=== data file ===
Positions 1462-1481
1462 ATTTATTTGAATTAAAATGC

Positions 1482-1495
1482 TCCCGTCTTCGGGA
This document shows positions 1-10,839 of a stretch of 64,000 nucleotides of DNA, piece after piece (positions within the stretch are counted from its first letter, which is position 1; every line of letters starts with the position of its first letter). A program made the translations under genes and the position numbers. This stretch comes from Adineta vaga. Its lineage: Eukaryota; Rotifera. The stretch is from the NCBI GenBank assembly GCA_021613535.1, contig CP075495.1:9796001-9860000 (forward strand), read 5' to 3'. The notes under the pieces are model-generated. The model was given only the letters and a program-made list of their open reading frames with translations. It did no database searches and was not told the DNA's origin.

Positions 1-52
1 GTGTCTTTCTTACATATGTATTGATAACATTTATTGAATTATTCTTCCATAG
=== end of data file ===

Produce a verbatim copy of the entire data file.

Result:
Positions 1462-1481
1462 ATTTATTTGAATTAAAATGC

Positions 1482-1495
1482 TCCCGTCTTCGGGA
This document shows positions 1-10,839 of a stretch of 64,000 nucleotides of DNA, piece after piece (positions within the stretch are counted from its first letter, which is position 1; every line of letters starts with the position of its first letter). A program made the translations under genes and the position numbers. This stretch comes from Adineta vaga. Its lineage: Eukaryota; Rotifera. The stretch is from the NCBI GenBank assembly GCA_021613535.1, contig CP075495.1:9796001-9860000 (forward strand), read 5' to 3'. The notes under the pieces are model-generated. The model was given only the letters and a program-made list of their open reading frames with translations. It did no database searches and was not told the DNA's origin.

Positions 1-52
1 GTGTCTTTCTTACATATGTATTGATAACATTTATTGAATTATTCTTCCATAG